Cyprus has been successful so far in controlling COVID-19 but needs to remain so, said Health Minister Constantinos Ioannou, noting that the EU must improve the overall quality of its healthcare services to be better positioned to deal with issues like COVID-19 in the future.
“We have been successful so far, but we need to stay successful. We need to be vigilant, not complacent, and make sure that when we open our borders, we are still a safe destination” Ioannou told POLITICO.
Asked how Cyprus managed to have such few cases and deaths, Ioannou replied that the government “drew up a strategic plan on how to manage the pandemic through public hospitals by increasing capacity, and especially for our ICU units. We paid special attention to comprehensive testing and surveillance mechanism strategies, especially contact tracing. We tested nearly 12% of the population. And we planned ahead — we started procuring equipment from as early as February”.
He replied in the negative if there was ever a period when Cyprus’ hospitals were overwhelmed. “We had a designated hospital for mild COVID cases. We increased our ICU capacity by cancelling certain surgeries and by incorporating doctors and healthcare professionals from the private sector. We also secured the services of a big rehabilitation center to isolate asymptomatic cases,” Ioannou said, noting that Cyprus never had to use more than 25% of available ICU beds.
The Health Minister said that at the designated hospital, the maximum occupancy for the first week in April was 60%.
Upcoming tourist season
The Health Minister said Cyprus has arranged to have 500 hotel beds on hold to cater for tourists who may test positive for coronavirus but are asymptomatic.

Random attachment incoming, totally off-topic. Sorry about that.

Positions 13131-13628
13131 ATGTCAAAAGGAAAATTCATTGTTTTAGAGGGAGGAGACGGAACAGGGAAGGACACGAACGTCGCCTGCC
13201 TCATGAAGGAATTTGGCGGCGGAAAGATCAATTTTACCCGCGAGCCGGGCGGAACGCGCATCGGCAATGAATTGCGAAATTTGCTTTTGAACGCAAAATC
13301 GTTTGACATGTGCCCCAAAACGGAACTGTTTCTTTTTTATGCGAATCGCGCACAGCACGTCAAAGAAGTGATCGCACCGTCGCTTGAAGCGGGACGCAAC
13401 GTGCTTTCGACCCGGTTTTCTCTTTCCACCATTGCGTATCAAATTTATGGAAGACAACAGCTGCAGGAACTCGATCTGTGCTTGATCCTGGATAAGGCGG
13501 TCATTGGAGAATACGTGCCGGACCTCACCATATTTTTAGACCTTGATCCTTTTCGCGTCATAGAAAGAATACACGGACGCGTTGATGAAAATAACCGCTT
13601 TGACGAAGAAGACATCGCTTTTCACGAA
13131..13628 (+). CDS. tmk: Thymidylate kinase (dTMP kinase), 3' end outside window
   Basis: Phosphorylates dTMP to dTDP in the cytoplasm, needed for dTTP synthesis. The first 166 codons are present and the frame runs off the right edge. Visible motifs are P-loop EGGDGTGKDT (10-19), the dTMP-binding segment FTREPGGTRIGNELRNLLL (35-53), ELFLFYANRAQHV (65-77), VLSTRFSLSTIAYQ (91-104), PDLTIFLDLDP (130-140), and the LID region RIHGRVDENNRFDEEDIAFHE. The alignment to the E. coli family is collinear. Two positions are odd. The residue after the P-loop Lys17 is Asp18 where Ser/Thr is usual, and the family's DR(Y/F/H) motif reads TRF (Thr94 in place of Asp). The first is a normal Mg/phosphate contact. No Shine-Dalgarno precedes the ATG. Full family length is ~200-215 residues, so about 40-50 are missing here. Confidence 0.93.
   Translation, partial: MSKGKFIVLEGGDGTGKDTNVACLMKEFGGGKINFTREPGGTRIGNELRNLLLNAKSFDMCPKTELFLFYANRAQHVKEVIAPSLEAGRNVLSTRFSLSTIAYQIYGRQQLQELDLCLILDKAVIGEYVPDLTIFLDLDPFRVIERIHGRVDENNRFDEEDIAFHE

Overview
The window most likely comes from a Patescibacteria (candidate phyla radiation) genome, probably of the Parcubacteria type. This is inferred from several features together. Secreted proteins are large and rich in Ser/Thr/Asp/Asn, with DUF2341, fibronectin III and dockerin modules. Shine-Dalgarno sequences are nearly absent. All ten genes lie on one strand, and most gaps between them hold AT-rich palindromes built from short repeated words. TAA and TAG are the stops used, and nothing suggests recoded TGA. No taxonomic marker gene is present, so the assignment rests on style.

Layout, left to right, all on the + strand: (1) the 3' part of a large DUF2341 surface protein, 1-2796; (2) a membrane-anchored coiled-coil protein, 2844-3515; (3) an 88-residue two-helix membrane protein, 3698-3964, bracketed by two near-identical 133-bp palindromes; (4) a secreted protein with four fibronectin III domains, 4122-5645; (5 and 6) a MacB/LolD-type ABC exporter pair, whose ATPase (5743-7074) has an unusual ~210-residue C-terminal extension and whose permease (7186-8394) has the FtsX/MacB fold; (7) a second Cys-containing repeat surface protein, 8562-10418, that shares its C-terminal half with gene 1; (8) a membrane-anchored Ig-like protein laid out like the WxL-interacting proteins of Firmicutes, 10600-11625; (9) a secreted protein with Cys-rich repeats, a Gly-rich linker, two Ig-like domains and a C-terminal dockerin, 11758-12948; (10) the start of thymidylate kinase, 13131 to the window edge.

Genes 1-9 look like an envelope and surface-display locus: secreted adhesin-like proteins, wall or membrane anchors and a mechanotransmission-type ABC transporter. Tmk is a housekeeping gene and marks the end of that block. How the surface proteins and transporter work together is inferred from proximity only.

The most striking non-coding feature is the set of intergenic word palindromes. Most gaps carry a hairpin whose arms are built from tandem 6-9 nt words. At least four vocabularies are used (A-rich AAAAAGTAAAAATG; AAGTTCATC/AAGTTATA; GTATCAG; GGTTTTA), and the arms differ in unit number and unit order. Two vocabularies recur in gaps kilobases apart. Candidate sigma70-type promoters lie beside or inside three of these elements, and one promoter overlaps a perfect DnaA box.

Asked what else Cyprus is doing to ensure that tourism does not create a new wave of the virus, Ioannou said that even for tourists arriving from [low-risk] countries, “we want to randomly test a sample of 3-4 percent every day, at our expense, just to make sure. We want to be as subtle as possible so people can enjoy the holidays.”
Invited to say if he saw mistakes at the beginning of the outbreak, the Minister replied “you see mistakes? I think a lot was done at an EU level — maybe not at the very beginning, but it caught on eventually. Solidarity was stressed from Health Commissioner Stella Kyriakides. But maybe at the beginning, each member state was trying to navigate on its own”.
Noting that there might have been some delays, Ioannou said it is understandable “when you have to coordinate 27 countries and there are shortages all over the world”.
Ioannou said that Cyprus did not put in an order for personal protective equipment through the EU’s joint procurement program, as it has managed to secure 70-75 tonnes of essential supplies from China. However, because the pandemic will be here until a vaccine is found, "we will definitely need the PPE in the months ahead, so EU procurement will be useful".
Ioannou explained that for small countries like Cyprus, there was always a problem in procuring. “It’s always been an issue for us to secure pharmaceuticals, especially innovative medicines. We’ve been calling for transparency in pharmaceuticals and equal pricing. In Cyprus, the price we get for the medicine may be 10 times the price in Germany or the Netherlands. So these are issues where we want to see more action and solidarity".
Asked how he feels about Cyprus’ ability to get a vaccine, the Minister said “we want to make sure that if the vaccine is found there won’t be any priority depending on the size of the country.” However, he remarked, “I think we need to wait for at least 12 months before a vaccine is found, so we need to live with COVID-19.”
To a question regarding whether the EU should have more power to act on health matters, the Minister said "with every crisis there is an opportunity, and the opportunity is that the spotlight now is on healthcare. We should take advantage of this and invest more in healthcare systems in all EU countries. If we improve the overall quality of health care in the EU then we would be better positioned to deal with issues like COVID-19 in the future.”
Concluding, he said it is also extremely important to convince pharmaceutical firms to come back to Europe, because the issue of medicine shortages is not only in Cyprus, it’s Europe-wide.